The Manhattan Chamber of Commerce last week hosted a panel discussion on higher education standards, the value of assessments and business engagement in education at the Microsoft Technology Center in New York City. The event—sponsored by the Public Policy Institute of New York State (PPI) and the Committee for Economic Development—featured a panel of local stakeholders: Cass Conrad, executive director of School Support and Development at CUNY; Tenicka Boyd, director of organizing at StudentsFirstNY; Neal Gorka a teacher at Democracy Prep Charter Middle School; and Robert Patterson, business development manager at Progressive Computing Inc.
Since its adoption by the New York State Board of Regents in January 2011, the Common Core has been conflated with a host of unrelated issues, namely teacher evaluations, which include a student-growth component centered on state and local assessments.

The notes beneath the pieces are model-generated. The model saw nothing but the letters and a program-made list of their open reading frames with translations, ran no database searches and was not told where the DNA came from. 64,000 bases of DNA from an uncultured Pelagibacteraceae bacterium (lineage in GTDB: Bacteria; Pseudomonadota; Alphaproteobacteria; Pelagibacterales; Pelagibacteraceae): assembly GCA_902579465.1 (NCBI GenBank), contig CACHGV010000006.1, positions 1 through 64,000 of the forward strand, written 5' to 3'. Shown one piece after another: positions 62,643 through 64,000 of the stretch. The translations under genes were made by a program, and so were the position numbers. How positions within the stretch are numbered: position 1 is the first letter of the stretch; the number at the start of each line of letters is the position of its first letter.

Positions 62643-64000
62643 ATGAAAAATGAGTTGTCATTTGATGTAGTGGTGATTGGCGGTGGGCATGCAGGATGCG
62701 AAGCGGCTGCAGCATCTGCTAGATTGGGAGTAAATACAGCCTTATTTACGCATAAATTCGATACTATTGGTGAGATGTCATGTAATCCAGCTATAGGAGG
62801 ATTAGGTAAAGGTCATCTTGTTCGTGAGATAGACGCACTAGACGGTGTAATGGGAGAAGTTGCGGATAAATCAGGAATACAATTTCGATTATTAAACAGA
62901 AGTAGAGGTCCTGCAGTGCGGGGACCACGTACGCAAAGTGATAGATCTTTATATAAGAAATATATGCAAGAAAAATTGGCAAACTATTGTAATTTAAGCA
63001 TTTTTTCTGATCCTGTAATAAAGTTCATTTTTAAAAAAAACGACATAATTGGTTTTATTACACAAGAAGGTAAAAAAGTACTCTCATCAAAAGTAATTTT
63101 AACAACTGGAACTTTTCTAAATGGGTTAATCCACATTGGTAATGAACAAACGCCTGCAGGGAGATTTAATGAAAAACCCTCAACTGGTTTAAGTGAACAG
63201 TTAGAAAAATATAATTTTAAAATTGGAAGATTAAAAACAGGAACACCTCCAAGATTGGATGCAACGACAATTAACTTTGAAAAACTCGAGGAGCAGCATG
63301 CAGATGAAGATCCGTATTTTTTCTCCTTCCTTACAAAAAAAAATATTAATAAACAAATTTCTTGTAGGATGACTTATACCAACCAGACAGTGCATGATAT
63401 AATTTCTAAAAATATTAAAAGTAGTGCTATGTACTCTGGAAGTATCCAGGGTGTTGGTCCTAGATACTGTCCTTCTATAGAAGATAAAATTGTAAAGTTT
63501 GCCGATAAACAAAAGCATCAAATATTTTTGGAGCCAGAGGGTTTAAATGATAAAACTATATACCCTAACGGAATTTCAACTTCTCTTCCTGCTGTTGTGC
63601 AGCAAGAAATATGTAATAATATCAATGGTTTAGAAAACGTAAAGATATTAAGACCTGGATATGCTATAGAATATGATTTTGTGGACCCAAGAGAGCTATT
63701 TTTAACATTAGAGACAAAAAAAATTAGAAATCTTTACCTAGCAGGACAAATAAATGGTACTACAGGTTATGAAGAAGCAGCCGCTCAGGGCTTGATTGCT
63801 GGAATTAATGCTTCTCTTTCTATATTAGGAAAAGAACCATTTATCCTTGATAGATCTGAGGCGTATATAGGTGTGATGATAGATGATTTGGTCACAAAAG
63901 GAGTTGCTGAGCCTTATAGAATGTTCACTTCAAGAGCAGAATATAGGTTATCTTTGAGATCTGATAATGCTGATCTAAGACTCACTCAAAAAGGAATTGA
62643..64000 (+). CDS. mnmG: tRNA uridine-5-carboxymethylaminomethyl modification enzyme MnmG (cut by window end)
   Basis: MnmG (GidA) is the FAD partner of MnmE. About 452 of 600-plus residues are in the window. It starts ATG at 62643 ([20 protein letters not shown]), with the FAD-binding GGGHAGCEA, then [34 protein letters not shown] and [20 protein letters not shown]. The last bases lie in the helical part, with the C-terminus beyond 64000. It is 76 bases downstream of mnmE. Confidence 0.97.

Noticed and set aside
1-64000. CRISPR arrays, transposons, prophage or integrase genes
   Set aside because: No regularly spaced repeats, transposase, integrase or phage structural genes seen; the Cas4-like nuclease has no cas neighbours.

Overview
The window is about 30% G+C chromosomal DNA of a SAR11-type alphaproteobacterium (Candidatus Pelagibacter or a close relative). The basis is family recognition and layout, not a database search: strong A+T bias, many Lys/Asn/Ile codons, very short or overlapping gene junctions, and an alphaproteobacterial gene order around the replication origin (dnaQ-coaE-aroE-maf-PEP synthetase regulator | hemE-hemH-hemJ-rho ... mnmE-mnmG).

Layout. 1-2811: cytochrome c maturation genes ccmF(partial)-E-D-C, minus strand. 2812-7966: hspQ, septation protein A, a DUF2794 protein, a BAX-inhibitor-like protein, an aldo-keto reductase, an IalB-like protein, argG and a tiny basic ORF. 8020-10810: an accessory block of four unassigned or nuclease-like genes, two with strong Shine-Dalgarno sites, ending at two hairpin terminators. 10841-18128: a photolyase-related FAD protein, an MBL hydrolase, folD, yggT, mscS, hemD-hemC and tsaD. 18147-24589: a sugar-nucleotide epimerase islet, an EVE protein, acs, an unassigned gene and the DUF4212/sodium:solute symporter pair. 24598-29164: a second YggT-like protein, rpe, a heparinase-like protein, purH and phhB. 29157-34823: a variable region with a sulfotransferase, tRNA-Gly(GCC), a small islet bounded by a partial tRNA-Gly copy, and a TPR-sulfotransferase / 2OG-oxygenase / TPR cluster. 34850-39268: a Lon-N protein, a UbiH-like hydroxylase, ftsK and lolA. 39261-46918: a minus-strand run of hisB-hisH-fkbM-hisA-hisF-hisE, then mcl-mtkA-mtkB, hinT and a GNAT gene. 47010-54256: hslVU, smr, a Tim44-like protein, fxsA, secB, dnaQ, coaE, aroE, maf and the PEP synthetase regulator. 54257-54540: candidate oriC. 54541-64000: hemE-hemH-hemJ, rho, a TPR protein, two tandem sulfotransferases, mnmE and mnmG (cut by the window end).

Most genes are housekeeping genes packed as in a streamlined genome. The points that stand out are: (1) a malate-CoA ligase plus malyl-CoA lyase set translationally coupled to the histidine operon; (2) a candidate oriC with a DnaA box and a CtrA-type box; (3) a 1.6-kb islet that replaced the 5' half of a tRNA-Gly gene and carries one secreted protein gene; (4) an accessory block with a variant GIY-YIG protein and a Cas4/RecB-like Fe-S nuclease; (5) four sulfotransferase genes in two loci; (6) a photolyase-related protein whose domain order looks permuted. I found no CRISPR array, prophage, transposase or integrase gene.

Boyd, who is a strong supporter of both the standards and Common Core aligned-assessments, told the audience about her background growing up in a low-income neighborhood in Milwaukee. There, Ms. Boyd told how she was inspired by her third-grade teacher, Mr. Smith, who made a huge impact on her life and the lives of her classmates. She also noted that the opt-out movement—which has been wrought with misinformation— was not prevalent in lower-income and minority communities.
In regard to the current workforce’s preparation for 21st century careers, Patterson noted that job applicants often lacked “soft skills,” including working in groups and critical thinking.
Event attendees all received copies of PPI’s Common Core Standards: What Every New Yorker Needs to Know and Partnering with Schools for College and Career Readiness: Resources for the New York State Business Community.
We would like to thanks the Manhattan Chamber of Commerce for partnering with us on this great event.